The Danish Girl
Directed by Tom Hooper
United Kingdom | 120 minutes | North American Premiere
Academy Award winner Eddie Redmayne (The Theory of Everything) stars as Lili Elbe, the 1920s Danish artist who was one of the first recipients of sexual reassignment surgery, in this biopic directed by Oscar winner Tom Hooper (The King’s Speech).

Why You Should See This Film: There is no reason to not see this film.

Born to be Blue
Directed by Robert Budreau
Canada/United Kingdom | 97 minutes | World Premiere
Ethan Hawke stars as Chet Baker in this remarkably creative reimagining of the legendary jazz trumpeter’s struggle to overcome his drug addiction and stage a comeback. Also, Carmen Ejogo, Callum Keith Rennie

Directed by John Crowley
Screenplay by Nick Hornby
United Kingdom/Ireland/Canada | 105 minutes | Canadian Premiere
In the early 1950s, a young Irish woman (Saoirse Ronan) crosses the Atlantic to begin a new life in America, in this exquisitely crafted adaptation of the acclaimed novel by Colm Tóibín.

Directed by Jacques Audiard
France | 114 minutes | North American Premiere
Winner of the Palme d’Or at this year’s Cannes, this powerful drama from director Jacques Audiard (A Prophet, Rust & Bone) follows a former Tamil Tiger soldier as he flees from the aftermath of the Sri Lankan civil war to begin a new life in a Parisian suburb.

Directed by Jonás Cuarón
Mexico/France | 94 minutes | World Premiere
Jonás Cuarón directs Gael García Bernal in this thriller about a group of would-be immigrants whose dream of entering the US becomes a nightmare when a deranged vigilante begins stalking them through the Sonoran Desert.

Families (Belles Familles)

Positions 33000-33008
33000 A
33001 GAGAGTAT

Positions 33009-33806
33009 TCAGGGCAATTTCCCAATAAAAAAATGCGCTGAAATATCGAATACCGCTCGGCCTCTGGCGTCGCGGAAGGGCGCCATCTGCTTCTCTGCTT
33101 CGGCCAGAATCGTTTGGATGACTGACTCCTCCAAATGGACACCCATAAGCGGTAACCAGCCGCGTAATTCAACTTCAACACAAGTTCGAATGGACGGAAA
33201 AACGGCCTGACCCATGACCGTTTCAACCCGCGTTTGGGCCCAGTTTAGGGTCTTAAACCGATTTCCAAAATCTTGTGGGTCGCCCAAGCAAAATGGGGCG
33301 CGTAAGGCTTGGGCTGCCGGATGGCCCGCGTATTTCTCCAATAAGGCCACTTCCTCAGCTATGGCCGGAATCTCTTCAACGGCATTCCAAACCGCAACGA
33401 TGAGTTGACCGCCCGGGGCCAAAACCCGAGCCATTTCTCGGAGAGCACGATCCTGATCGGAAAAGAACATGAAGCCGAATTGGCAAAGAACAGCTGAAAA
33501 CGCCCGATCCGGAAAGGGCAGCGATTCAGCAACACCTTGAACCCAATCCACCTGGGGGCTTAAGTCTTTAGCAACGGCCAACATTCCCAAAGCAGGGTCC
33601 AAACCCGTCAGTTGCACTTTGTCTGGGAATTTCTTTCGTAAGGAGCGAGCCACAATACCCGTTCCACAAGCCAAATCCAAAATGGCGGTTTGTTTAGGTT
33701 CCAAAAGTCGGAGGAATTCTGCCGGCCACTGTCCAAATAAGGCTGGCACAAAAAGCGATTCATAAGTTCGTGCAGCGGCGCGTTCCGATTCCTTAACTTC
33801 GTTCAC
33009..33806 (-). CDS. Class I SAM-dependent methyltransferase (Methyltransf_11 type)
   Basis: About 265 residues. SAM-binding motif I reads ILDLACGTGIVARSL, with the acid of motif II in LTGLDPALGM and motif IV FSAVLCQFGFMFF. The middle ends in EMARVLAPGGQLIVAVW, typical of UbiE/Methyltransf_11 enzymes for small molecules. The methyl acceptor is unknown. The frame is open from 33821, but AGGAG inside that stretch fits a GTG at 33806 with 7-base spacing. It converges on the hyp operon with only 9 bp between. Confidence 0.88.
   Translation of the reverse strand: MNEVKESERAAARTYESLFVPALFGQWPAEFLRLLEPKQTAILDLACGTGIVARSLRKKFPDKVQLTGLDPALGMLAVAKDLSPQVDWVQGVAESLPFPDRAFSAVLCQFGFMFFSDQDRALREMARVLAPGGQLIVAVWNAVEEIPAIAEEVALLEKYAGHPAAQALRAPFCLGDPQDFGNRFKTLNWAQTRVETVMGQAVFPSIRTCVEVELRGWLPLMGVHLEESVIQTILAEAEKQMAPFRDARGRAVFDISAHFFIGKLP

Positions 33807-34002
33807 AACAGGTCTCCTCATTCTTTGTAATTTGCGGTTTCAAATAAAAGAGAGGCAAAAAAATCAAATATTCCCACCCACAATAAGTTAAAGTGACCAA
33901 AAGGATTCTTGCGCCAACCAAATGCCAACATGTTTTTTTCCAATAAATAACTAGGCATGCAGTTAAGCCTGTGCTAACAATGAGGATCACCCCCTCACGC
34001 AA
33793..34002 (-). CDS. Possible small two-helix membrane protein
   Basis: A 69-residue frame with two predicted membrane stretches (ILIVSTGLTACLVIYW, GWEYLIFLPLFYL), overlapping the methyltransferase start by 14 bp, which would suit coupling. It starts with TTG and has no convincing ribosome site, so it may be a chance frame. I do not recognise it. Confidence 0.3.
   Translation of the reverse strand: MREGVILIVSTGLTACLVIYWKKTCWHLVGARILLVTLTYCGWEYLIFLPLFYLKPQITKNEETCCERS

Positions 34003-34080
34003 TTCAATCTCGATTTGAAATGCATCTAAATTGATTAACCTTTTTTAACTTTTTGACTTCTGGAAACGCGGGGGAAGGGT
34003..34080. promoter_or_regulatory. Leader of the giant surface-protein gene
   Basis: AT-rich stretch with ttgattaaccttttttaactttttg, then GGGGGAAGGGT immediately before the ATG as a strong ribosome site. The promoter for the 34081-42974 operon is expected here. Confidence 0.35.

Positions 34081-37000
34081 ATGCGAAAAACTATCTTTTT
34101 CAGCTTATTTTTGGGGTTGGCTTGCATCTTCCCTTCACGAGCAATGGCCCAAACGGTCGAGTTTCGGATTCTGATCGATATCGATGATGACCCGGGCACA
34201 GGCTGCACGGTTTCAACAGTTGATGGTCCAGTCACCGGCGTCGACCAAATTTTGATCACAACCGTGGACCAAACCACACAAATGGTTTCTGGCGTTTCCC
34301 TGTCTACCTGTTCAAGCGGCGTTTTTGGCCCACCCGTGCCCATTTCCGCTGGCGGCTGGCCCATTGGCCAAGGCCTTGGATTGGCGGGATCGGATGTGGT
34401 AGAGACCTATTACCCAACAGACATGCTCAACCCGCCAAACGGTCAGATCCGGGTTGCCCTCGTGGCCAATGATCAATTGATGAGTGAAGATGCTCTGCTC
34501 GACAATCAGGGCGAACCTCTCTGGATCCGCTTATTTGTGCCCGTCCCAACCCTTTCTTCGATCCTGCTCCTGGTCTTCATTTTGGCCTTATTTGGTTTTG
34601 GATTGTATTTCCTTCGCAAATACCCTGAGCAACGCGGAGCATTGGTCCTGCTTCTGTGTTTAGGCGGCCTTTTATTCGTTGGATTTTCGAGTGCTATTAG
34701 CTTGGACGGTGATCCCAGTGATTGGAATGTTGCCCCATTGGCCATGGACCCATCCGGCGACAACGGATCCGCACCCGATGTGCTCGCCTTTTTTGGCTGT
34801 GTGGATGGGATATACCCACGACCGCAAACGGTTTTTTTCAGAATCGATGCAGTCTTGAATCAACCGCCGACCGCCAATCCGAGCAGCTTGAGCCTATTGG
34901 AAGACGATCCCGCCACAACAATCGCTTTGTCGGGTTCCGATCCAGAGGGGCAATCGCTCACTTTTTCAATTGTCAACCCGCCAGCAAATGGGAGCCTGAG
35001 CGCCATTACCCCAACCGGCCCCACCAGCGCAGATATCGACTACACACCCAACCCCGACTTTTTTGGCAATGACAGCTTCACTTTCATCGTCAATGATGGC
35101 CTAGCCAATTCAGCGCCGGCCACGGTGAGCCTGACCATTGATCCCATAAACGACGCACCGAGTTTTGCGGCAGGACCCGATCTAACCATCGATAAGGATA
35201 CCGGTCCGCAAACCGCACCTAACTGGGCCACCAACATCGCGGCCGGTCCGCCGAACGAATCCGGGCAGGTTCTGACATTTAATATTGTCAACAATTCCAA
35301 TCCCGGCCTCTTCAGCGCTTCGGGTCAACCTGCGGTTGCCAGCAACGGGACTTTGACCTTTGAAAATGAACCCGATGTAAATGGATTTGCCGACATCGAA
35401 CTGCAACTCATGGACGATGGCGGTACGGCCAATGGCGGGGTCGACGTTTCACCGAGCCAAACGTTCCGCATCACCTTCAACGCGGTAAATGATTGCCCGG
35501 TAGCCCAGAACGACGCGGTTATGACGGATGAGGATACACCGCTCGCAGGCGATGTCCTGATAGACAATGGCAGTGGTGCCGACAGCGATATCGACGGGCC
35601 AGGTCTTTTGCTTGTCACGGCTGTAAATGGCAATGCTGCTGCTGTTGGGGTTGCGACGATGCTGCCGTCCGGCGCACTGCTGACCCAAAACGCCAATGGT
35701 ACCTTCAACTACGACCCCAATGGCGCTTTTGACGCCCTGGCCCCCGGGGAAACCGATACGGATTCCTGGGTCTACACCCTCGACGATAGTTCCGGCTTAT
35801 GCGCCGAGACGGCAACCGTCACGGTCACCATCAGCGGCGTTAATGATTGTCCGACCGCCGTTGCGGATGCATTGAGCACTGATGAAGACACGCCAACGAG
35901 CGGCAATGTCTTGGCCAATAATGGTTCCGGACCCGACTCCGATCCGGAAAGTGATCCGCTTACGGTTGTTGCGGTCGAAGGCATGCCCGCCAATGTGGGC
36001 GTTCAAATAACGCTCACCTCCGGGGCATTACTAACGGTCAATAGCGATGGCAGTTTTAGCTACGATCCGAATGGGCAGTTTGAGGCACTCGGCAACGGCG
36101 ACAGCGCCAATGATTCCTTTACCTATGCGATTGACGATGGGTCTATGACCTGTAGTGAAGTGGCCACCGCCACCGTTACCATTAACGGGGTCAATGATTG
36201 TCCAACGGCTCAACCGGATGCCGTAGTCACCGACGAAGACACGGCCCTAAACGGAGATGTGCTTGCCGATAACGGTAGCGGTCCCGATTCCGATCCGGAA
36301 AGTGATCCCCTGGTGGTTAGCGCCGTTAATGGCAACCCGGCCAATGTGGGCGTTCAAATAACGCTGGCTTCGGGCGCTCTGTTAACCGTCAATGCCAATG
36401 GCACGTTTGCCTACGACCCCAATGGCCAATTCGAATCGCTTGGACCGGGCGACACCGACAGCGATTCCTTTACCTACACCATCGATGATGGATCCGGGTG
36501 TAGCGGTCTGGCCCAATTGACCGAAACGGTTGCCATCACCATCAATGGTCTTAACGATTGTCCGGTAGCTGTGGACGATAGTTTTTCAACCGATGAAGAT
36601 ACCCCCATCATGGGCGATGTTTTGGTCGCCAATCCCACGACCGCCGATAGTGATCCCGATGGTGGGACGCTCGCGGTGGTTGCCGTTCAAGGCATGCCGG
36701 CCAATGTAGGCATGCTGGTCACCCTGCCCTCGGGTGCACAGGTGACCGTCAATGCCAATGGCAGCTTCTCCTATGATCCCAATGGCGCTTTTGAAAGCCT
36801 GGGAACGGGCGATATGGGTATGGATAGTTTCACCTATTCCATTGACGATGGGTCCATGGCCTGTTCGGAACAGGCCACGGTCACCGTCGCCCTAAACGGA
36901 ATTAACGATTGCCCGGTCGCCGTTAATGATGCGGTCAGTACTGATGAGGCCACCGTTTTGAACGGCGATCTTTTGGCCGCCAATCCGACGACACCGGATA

Directed by Jean-Paul Rappeneau
France | 113 minutes | World Premiere
Mathieu Amalric (The Diving Bell and the Butterfly, The Grand Budapest Hotel) stars in this rollicking and romantic country-house farce from lauded director Jean-Paul Rappeneau (Cyrano de Bergerac, The Horseman on the Roof).

The Lobster
Directed by Yorgos Lanthimos
Ireland/United Kingdom/Greece/France/Netherlands | 119 minutes | North American Premiere
Colin Farrell, Rachel Weisz and John C. Reilly star in the deliciously bizarre new film from Greek auteur Yorgos Lanthimos (Dogtooth, ALPS), about a curious hotel where the residents are charged with finding a new mate within 45 days — under penalty of being transformed into animals should they fail.

Directed by Jay Roach
USA | 124 minutes | World Premiere
Bryan Cranston (Breaking Bad) stars as the famous screenwriter and Hollywood blacklist victim Dalton Trumbo, in this engrossing biopic co-starring Helen Mirren, Elle Fanning, Diane Lane and John Goodman.

Un plus une
Directed by Claude Lelouch
France | 115 minutes | World Premiere
A successful film composer (Academy Award winner Jean Dujardin, The Artist) falls in love when he travels to India to work on a Bollywood retelling of Romeo and Juliet, in this glorious romantic drama from the great French director Claude Lelouch (A Man and a Woman).

Where To Invade Next
Directed by Michael Moore
USA | 110 minutes | World Premiere
Academy Award-winning director Michael Moore returns with what may be his most provocative and hilarious film yet: Moore tells the Pentagon to “stand down” — he will do the invading for America from now on.

Directed by Paolo Sorrentino (directed the Great Beauty)
Italy/France/United Kingdom/Switzerland | 123 minutes | North American Premiere
Two old friends (Michael Caine and Harvey Keitel) reflect on their past, present, and the beauty and absurdity of the world during a vacation in the Swiss Alps, in the lovely and heart-warming new film from Academy Award winner Paolo Sorrentino (The Great Beauty).

Directed by Johnnie To
China/Hong Kong | 117 minutes | North American Premiere
Hong Kong master Johnnie To (Drug War, Mad Detective) directs superstars Chow Yun-fat and Sylvia Chang in this spectacular movie musical about high-level corporate intrigue.

The Meddler
Directed by Lorene Scafaria
USA | 100 minutes | World Premiere
Susan Sarandon delivers one of her most richly satisfying performances in this insightful and winning comedy-drama about an incessantly doting mother who, after her husband passes away, follows her daughter (Rose Bryne) to Los Angeles and makes an unexpected connection with a local cop (J.K. Simmons).

Louder than Bombs
Directed by Joachim Trier
Norway/France/Denmark | 109 minutes | North American Premiere

An aging schoolteacher (Gabriel Byrne) grappling with the recent death of his photojournalist wife (Isabelle Huppert) attempts to reconcile with his two very different sons (Jesse Eisenberg and Devin Druid), in the first English-language feature by acclaimed Norwegian director Joachim Trier (Reprise).